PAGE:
Arlan Foster is frustrated. He and thousands of other correctional officers working for the Texas Department of Criminal Justice are logging hundreds of hours of overtime but are not seeing a penny of it. At least not until they are either fired, quit or retire.
This is the direct effect of TDCJ's current overtime policy in which all overtime hours over three (the first three are counted as comp time) are put into a bank account, or banked, and not paid back until the employee has left the agency for good. The Fair Labor Standards Act may protect this practice, but the employees of TDCJ think it's anything but fair.
"It sucks," said Foster, a level IV correctional officer with TDCJ. "It is so frustrating and people are leaving the agency because of it. The agency claims that it is saving $36 million, but they still have to pay that out when the employee leaves."
Foster said in addition to the frustration of essentially not being paid for the work done, it is putting a financial strain on single parents.
"You've got to understand that we have a lot of single parents that have to pay child care," he said. "And the daycare doesn't want to hear, 'Oh, I'll pay you when I get the money out of the overtime bank.'"
However, Brian Olsen, local executive director of the American Federation of State, County and Municipal Employees (AFSCME), and State Rep. Joe Deshotel (D- Orange) are working to change the way the agency handles overtime.
Deshotel recently introduced H.B. 2745, which would essentially force the agency to immediately pay out after 12 hours of overtime has been worked, and not bank the money. Olsen feels the banking practice is "predatory" and the cause of some of the agency's high turnover rate.
"They have all these new boots show up and they hardly know the job. They're working 16-hour days but then they aren't able to use the money that they just worked for," Olsen said. "It's a predatory practice and they are victimizing their own people."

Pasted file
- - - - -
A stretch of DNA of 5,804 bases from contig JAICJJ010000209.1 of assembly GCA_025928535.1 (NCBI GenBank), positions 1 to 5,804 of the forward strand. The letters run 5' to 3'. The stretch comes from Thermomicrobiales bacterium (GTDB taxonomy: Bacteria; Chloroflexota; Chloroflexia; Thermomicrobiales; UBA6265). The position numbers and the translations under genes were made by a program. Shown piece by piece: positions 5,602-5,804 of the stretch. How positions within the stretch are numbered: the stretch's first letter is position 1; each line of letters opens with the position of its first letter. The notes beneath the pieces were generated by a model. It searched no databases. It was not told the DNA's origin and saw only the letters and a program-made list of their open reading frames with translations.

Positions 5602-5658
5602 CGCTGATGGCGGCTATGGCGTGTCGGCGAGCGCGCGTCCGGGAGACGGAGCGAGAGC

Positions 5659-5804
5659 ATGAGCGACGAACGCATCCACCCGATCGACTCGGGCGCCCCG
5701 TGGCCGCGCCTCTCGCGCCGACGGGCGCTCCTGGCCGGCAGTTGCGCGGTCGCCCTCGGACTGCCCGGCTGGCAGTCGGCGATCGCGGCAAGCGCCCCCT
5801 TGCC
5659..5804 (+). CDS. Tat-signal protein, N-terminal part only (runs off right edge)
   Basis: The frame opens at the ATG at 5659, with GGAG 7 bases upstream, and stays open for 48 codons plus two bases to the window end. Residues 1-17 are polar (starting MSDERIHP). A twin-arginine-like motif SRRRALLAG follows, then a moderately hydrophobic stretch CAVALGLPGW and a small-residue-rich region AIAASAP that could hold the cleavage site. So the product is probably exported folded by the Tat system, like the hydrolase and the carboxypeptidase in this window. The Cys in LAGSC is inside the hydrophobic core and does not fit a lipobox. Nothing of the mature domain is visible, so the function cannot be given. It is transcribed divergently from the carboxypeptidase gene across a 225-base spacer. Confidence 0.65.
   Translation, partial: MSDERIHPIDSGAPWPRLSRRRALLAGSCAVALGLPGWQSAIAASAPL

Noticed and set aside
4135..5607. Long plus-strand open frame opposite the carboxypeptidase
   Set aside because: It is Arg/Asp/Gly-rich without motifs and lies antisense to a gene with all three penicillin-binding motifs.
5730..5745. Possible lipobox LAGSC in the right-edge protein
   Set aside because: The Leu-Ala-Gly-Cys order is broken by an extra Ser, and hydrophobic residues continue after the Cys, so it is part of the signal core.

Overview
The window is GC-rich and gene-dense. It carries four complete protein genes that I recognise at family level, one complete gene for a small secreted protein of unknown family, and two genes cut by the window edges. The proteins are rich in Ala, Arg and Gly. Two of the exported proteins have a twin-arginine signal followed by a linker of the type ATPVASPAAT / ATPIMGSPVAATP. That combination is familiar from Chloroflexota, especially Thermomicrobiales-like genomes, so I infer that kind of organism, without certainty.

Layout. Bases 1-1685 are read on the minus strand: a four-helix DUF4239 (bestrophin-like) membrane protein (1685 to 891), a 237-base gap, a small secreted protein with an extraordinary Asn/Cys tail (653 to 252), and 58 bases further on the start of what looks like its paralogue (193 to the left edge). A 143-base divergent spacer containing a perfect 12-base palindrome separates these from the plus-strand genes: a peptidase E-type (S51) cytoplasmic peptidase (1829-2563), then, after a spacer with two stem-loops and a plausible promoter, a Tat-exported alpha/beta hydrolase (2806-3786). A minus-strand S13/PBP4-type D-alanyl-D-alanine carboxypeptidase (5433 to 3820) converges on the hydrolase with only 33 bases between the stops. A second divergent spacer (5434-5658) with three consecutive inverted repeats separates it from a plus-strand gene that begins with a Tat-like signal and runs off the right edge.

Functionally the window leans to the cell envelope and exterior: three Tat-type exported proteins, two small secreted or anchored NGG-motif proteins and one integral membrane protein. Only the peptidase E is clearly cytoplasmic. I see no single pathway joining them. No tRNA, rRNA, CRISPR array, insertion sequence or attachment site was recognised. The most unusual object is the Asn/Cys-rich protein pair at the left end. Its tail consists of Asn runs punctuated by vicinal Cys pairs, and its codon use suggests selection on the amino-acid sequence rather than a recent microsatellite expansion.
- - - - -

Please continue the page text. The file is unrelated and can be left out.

Mike Viesca, spokesman for TDCJ, refused to comment on either the proposed bill or the agency's current overtime policy.
Foster is hopeful the bill Deshotel has drafted will gain momentum and help provide some relief for correctional officers.
"I sure hope they come through on this deal because this is probably the biggest problem as far as morale goes right now," Foster said. "I think Deshotel's bill would go a long way toward fixing the problem."
State Rep. Lois Kolkhorst (R- Brenham), who has long been a supporter of bills favoring TDCJ, said while her priority currently is to work for a pay raise for correctional officers, as well as all other state employees, she still is keeping her options open and would not directly oppose the bill.
"We will have to look at the pros and cons of everything, but I am really just looking to do what is best for our hard-working state employees," Kolkhorst said. "It is not a bad proposal by any means, but our funds are very limited right now, and I think that a pay raise across the board could be beneficial to more people than just the employees with banked overtime."
Two similar bills have been filed, including H.B. 3026, authored by Rep. Eddie Rodriguez (D- Austin), and H.B. 3109, written by Rep. Lon Burnam (D- Ft. Worth).
They said it's legal under Fair Labor Standards and I really don't think it is. Don't get me wrong -- COs are not my favorite people, but not paying someone for hours worked until they quit is not right.